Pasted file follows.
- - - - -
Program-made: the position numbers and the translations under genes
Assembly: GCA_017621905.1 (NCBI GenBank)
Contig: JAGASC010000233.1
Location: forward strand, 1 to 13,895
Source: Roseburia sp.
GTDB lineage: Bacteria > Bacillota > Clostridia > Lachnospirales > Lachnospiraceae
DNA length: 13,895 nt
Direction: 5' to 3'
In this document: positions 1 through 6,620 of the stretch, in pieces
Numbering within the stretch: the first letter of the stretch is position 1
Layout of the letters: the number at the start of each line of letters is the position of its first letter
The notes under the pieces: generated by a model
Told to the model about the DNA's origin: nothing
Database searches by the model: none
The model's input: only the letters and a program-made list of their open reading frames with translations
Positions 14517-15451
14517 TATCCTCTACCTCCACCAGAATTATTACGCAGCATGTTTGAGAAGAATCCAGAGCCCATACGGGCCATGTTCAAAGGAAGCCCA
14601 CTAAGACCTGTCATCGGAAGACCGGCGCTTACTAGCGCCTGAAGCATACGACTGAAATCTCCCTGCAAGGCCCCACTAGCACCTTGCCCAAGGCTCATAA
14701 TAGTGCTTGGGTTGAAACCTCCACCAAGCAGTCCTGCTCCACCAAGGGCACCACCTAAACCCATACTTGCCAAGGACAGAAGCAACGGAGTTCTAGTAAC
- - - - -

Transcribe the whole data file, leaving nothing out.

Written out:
Program-made: the position numbers and the translations under genes
Assembly: GCA_017621905.1 (NCBI GenBank)
Contig: JAGASC010000233.1
Location: forward strand, 1 to 13,895
Source: Roseburia sp.
GTDB lineage: Bacteria > Bacillota > Clostridia > Lachnospirales > Lachnospiraceae
DNA length: 13,895 nt
Direction: 5' to 3'
In this document: positions 1 through 6,620 of the stretch, in pieces
Numbering within the stretch: the first letter of the stretch is position 1
Layout of the letters: the number at the start of each line of letters is the position of its first letter
The notes under the pieces: generated by a model
Told to the model about the DNA's origin: nothing
Database searches by the model: none
The model's input: only the letters and a program-made list of their open reading frames with translations
Positions 14517-15451
14517 TATCCTCTACCTCCACCAGAATTATTACGCAGCATGTTTGAGAAGAATCCAGAGCCCATACGGGCCATGTTCAAAGGAAGCCCA
14601 CTAAGACCTGTCATCGGAAGACCGGCGCTTACTAGCGCCTGAAGCATACGACTGAAATCTCCCTGCAAGGCCCCACTAGCACCTTGCCCAAGGCTCATAA
14701 TAGTGCTTGGGTTGAAACCTCCACCAAGCAGTCCTGCTCCACCAAGGGCACCACCTAAACCCATACTTGCCAAGGACAGAAGCAACGGAGTTCTAGTAAC